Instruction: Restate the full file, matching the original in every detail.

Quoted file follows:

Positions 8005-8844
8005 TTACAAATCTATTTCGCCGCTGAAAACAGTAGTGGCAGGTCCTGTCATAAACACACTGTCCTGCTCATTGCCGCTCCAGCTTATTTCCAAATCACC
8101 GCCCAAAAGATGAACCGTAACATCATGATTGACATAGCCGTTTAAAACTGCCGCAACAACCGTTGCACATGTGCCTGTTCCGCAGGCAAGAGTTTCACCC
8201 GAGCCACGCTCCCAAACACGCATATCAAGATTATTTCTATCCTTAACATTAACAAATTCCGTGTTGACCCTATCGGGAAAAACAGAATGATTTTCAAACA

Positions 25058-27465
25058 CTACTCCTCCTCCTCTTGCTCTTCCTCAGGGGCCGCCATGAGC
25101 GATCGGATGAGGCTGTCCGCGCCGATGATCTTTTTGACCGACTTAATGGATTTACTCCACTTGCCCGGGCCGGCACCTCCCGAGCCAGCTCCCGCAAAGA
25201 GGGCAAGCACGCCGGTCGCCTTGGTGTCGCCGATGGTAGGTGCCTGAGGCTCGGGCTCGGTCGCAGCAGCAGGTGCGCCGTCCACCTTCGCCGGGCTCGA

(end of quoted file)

Positions 8005-8844
8005 TTACAAATCTATTTCGCCGCTGAAAACAGTAGTGGCAGGTCCTGTCATAAACACACTGTCCTGCTCATTGCCGCTCCAGCTTATTTCCAAATCACC
8101 GCCCAAAAGATGAACCGTAACATCATGATTGACATAGCCGTTTAAAACTGCCGCAACAACCGTTGCACATGTGCCTGTTCCGCAGGCAAGAGTTTCACCC
8201 GAGCCACGCTCCCAAACACGCATATCAAGATTATTTCTATCCTTAACATTAACAAATTCCGTGTTGACCCTATCGGGAAAAACAGAATGATTTTCAAACA

Positions 25058-27465
25058 CTACTCCTCCTCCTCTTGCTCTTCCTCAGGGGCCGCCATGAGC
25101 GATCGGATGAGGCTGTCCGCGCCGATGATCTTTTTGACCGACTTAATGGATTTACTCCACTTGCCCGGGCCGGCACCTCCCGAGCCAGCTCCCGCAAAGA
25201 GGGCAAGCACGCCGGTCGCCTTGGTGTCGCCGATGGTAGGTGCCTGAGGCTCGGGCTCGGTCGCAGCAGCAGGTGCGCCGTCCACCTTCGCCGGGCTCGA